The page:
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  • Writer's pictureLove Ballymena

Hot weather advice issued ahead of high temperatures

Uv index and sun

With high temperatures forecast for the coming days across the UK and Ireland, the Public Health Agency (PHA) is urging people to be UV aware, protect themselves from the sun and look out for vulnerable and older people.


There are a number of simple steps that will help protect against the sun’s harmful UV rays:


  • Seek shade when UV rays are strongest – generally 11am to 3pm.

  • Cover up in the sun with a long-sleeved t-shirt and a hat.

  • Wear sunglasses that have a CE mark or carry British Standard BS EN ISO 12312-1 with a UV 400 label and offer 100% UV protection. This will ensure they provide adequate protection from both UVA and UVB. Sunglasses should fit your face well and relatively snugly so that light doesn't enter your eye from around the lens.

  • Use sunscreen with a minimum SPF of 30 for UVB protection and 4-star for UVA protection. Apply liberally 30 minutes before going out in the sun and re-apply at least every two hours.



Dr Louise Herron, Deputy Director of Public Health at the PHA, said:


“It’s important to remember the care in the sun messages both at home and abroad, even if it is cool or cloudy. Everyone is at risk of UV damage, but certain groups are particularly at risk, including those with fair hair and skin, babies and children, outdoor workers and people with a family history of skin cancer. It is therefore vitally important that all of us take the necessary steps to help protect ourselves in the sun and actively reduce the risks of skin cancer.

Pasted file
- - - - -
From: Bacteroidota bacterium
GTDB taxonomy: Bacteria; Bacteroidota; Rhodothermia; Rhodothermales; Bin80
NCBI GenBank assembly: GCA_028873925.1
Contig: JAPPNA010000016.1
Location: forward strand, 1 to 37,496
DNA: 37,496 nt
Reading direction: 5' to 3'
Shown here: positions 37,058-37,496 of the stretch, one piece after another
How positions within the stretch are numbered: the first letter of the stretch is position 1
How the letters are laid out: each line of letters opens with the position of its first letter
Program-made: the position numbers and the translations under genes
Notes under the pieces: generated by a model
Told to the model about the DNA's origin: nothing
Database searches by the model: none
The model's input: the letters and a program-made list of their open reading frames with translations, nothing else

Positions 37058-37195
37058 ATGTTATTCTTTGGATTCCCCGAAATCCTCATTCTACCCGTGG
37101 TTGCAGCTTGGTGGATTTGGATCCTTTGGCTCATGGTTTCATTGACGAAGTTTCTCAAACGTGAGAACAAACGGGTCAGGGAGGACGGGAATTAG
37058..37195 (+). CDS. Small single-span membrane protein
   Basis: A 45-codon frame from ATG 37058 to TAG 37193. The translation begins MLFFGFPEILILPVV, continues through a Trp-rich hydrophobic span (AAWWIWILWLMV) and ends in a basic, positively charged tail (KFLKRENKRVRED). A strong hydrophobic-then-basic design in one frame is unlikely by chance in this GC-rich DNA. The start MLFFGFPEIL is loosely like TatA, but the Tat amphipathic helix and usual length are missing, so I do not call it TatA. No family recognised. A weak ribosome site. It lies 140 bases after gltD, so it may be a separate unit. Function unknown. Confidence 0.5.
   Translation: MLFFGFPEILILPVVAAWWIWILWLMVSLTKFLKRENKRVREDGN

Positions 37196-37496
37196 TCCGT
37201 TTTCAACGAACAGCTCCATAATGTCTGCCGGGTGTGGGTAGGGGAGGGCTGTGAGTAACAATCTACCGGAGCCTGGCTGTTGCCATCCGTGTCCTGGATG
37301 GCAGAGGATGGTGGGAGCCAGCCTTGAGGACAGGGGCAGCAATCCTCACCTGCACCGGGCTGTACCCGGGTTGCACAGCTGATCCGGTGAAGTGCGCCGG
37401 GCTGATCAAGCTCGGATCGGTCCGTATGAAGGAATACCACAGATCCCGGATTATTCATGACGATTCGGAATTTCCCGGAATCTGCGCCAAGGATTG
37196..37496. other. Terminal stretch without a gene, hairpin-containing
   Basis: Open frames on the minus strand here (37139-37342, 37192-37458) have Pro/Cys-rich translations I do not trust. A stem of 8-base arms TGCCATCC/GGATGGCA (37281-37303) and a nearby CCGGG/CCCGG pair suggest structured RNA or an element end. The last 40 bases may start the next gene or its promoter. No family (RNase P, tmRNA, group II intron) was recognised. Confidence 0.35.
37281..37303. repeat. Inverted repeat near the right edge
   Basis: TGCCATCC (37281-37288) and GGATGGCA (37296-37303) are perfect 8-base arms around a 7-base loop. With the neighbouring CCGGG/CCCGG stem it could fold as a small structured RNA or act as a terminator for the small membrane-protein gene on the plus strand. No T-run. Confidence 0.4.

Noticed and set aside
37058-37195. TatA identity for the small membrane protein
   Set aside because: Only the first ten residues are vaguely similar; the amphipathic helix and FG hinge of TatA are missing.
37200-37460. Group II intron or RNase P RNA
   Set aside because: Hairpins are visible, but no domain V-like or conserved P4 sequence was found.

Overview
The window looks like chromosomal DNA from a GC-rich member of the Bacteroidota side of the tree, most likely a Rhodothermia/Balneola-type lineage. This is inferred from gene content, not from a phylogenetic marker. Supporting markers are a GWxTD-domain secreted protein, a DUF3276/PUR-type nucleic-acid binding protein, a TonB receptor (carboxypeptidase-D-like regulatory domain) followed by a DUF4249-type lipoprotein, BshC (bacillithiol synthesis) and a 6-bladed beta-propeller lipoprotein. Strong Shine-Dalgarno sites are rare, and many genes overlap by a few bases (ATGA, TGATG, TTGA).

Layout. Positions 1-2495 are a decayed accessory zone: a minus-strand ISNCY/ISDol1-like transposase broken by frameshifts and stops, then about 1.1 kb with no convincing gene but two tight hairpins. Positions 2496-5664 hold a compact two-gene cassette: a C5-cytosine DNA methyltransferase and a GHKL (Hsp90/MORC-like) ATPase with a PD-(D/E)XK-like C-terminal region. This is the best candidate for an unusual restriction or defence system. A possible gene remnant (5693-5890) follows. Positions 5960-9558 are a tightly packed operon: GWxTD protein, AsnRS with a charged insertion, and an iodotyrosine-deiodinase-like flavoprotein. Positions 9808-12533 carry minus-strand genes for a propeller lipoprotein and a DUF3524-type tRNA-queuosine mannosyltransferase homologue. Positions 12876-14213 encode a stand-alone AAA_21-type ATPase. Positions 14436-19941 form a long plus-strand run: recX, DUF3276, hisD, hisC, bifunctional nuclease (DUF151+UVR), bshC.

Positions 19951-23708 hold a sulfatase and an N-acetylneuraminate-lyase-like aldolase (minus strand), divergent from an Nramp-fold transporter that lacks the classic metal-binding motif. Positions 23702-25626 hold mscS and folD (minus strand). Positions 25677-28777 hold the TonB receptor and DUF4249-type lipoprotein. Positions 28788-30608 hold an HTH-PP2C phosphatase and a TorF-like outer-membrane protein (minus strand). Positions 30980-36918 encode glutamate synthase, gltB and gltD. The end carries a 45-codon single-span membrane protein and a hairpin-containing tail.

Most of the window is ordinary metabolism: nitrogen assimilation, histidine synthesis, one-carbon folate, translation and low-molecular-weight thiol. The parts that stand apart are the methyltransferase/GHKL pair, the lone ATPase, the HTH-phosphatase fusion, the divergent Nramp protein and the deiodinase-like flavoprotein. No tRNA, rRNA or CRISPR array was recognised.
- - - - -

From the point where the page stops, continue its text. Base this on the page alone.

“The Solar UV Index shows how much solar radiation is reaching us from the sun and how careful we need to be. UV levels vary with the seasons and time of day, but when the UV index is three or above we need to protect our skin and eyes. The Met Office website at www.metoffice.gov.uk/uv will tell you what the UV levels are in your local area.



“High temperatures can bring other health risks, so it is also important to stay cool. Most of us welcome hot weather, but when it's too hot for too long there are health risks. Knowing how to keep cool during long periods of hot weather can help save lives, so although showers are forecast this week, it will remain very warm so it is important to take steps to keep cool.”


Some tips for staying cool are:


  • Stay hydrated and drink cold drinks regularly, such as water and fruit juice. Avoid alcohol.

  • Wear loose, cool clothing, and a hat if you go outdoors.

  • Shut windows and pull down the shades when it is hotter outside. If it's safe, open them for ventilation when it is cooler.

  • Keep rooms cool by using shades or reflective material outside the windows. If this isn't possible, use light-coloured curtains and keep them closed (metallic blinds and dark curtains can make the room hotter).



  • Have cool baths or showers, and splash yourself with cool water.

  • Plan ahead to make sure you have enough supplies, such as food, water and any medications you need.

  • Identify the coolest room in the house so you know where to go to keep cool.


Prolonged heat poses a particular risk to older people, young people and those with heart and lung conditions, who may feel the effects of hot weather more acutely than others, so check up on friends, relatives and neighbours who may be less able to look after themselves.


Pha uv index advice leaflet

For more info on staying cool in the sun, see www.nidirect.gov.uk/articles/hot-weather-advice and for info on sun protection, see:


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